1. Department of Pharmaceutics and Center for Pharmaceutical Engineering and Sciences; The Developmental Therapeutics Program, Massey Cancer Center; Virginia Commonwealth University, Richmond, VA 23298, USA.
2. Department of Radiation Oncology, School of Medicine; The Developmental Therapeutics Program Program, Massey Cancer Center; Virginia Commonwealth University, Richmond, VA 23298, USA.
3. Department of Chemistry, University of Miami, Coral Gables, FL 33146, USA.
4. Key Laboratory of Bioorganic Phosphorus Chemistry & Chemical Biology, Department of Chemistry, Tsinghua University, Beijing, 100084, China.
5. Department of Pathology, School of Medicine; Cancer Biology Program, Massey Cancer Center; Virginia Commonwealth University, Richmond, VA 23298, USA.
6. Department of Pharmaceutical Sciences, College of Pharmacy; Biointerfaces Institute. University of Michigan, Ann Arbor, MI 48109, USA.
Glioblastoma multiforme (GBM) is the most common and lethal type of adult brain cancer. Current GBM standard of care, including radiotherapy, often ends up with cancer recurrence, resulting in limited long-term survival benefits for GBM patients. Immunotherapy, such as immune checkpoint blockade (ICB), has thus far shown limited clinical benefit for GBM patients. Therapeutic vaccines hold great potential to elicit anti-cancer adaptive immunity, which can be synergistically combined with ICB and radiotherapy. Peptide vaccines are attractive for their ease of manufacturing and stability, but their therapeutic efficacy has been limited due to poor vaccine co-delivery and the limited ability of monovalent antigen vaccines to prevent tumor immune evasion. To address these challenges, here, we report GBM radioimmunotherapy that combines radiotherapy, ICB, and multivalent lymph-node-targeting adjuvant/antigen-codelivering albumin-binding vaccines (AAco-AlbiVax). Specifically, to codeliver peptide neoantigens and adjuvant CpG to lymph nodes (LNs), we developed AAco-AlbiVax based on a Y-shaped DNA scaffold that was site-specifically conjugated with CpG, peptide neoantigens, and albumin-binding maleimide-modified Evans blue derivative (MEB). As a result, these vaccines elicited antitumor immunity including neoantigen-specific CD8+ T cell responses in mice. In orthotopic GBM mice, the combination of AAco-AlbiVax, ICB, and fractionated radiation enhanced GBM therapeutic efficacy. However, radioimmunotherapy only trended more efficacious over radiotherapy alone. Taken together, these studies underscore the great potential of radioimmunotherapy for GBM, and future optimization of treatment dosing and scheduling would improve the therapeutic efficacy.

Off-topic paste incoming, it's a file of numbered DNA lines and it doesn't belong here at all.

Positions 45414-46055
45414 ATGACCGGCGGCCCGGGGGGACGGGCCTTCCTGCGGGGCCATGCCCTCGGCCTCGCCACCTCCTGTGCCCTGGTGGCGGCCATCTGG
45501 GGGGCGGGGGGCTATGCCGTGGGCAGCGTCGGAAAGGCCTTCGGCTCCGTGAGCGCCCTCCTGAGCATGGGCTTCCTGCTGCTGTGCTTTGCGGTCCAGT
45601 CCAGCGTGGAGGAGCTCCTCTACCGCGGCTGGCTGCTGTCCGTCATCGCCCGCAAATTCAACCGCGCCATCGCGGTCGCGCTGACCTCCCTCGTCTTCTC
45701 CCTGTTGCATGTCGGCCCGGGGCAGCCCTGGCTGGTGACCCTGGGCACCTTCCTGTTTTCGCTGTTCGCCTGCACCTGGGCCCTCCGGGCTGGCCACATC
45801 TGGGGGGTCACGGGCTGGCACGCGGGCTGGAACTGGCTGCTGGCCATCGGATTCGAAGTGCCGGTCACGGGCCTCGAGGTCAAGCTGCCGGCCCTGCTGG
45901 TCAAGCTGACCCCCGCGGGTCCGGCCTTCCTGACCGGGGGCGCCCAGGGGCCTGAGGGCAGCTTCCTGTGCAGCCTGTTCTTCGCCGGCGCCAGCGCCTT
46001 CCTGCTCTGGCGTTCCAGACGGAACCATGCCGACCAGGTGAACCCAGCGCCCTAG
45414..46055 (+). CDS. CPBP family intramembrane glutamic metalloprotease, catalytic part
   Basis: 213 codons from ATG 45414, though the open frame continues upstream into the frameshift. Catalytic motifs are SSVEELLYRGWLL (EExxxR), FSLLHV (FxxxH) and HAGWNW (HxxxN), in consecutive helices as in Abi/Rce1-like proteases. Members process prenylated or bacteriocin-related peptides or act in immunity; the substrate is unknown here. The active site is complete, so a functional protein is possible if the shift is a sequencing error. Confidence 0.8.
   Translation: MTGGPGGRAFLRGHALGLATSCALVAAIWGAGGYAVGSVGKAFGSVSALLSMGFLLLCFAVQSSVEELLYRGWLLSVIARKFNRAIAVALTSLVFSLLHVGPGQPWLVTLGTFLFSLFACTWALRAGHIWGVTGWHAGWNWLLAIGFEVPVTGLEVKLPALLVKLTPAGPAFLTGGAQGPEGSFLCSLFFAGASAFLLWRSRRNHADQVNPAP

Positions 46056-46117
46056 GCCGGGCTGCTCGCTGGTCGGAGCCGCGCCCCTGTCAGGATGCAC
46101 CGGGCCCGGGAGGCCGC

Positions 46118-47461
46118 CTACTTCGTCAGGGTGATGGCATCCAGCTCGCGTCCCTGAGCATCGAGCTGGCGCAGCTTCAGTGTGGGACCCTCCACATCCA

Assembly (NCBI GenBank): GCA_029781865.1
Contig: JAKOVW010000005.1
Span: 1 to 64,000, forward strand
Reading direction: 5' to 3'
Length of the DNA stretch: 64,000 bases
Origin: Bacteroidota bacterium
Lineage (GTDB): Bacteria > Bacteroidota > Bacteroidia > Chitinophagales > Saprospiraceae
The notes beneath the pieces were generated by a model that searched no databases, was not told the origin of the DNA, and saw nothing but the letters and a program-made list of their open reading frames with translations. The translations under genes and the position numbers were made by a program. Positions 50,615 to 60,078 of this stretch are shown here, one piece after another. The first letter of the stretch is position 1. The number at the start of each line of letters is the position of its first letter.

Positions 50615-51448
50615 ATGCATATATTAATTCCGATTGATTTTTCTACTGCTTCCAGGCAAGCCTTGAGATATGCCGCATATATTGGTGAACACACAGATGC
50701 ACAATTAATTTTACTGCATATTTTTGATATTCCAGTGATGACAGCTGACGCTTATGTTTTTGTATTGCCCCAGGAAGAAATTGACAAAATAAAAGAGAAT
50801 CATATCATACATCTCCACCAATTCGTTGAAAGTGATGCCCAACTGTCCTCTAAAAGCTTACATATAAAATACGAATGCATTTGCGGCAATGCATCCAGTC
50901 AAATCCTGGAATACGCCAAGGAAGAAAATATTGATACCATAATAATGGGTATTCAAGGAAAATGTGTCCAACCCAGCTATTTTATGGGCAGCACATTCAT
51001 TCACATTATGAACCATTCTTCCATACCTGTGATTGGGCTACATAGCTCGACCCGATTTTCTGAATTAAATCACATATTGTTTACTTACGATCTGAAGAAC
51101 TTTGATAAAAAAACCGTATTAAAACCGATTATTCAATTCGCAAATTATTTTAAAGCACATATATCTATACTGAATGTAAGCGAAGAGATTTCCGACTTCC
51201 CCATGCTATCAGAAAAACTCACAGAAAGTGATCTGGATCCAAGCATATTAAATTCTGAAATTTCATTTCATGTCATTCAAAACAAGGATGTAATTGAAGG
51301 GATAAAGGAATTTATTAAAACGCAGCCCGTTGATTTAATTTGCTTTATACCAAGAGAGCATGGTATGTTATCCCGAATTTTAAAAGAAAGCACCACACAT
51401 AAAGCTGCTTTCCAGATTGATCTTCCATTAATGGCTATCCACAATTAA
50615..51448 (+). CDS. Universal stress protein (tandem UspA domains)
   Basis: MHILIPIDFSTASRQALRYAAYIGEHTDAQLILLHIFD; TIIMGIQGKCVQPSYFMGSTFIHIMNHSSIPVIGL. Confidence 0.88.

Keywords: albumin, DNA engineering, neoantigen vaccine, vaccine codelivery, glioblastoma immunotherapy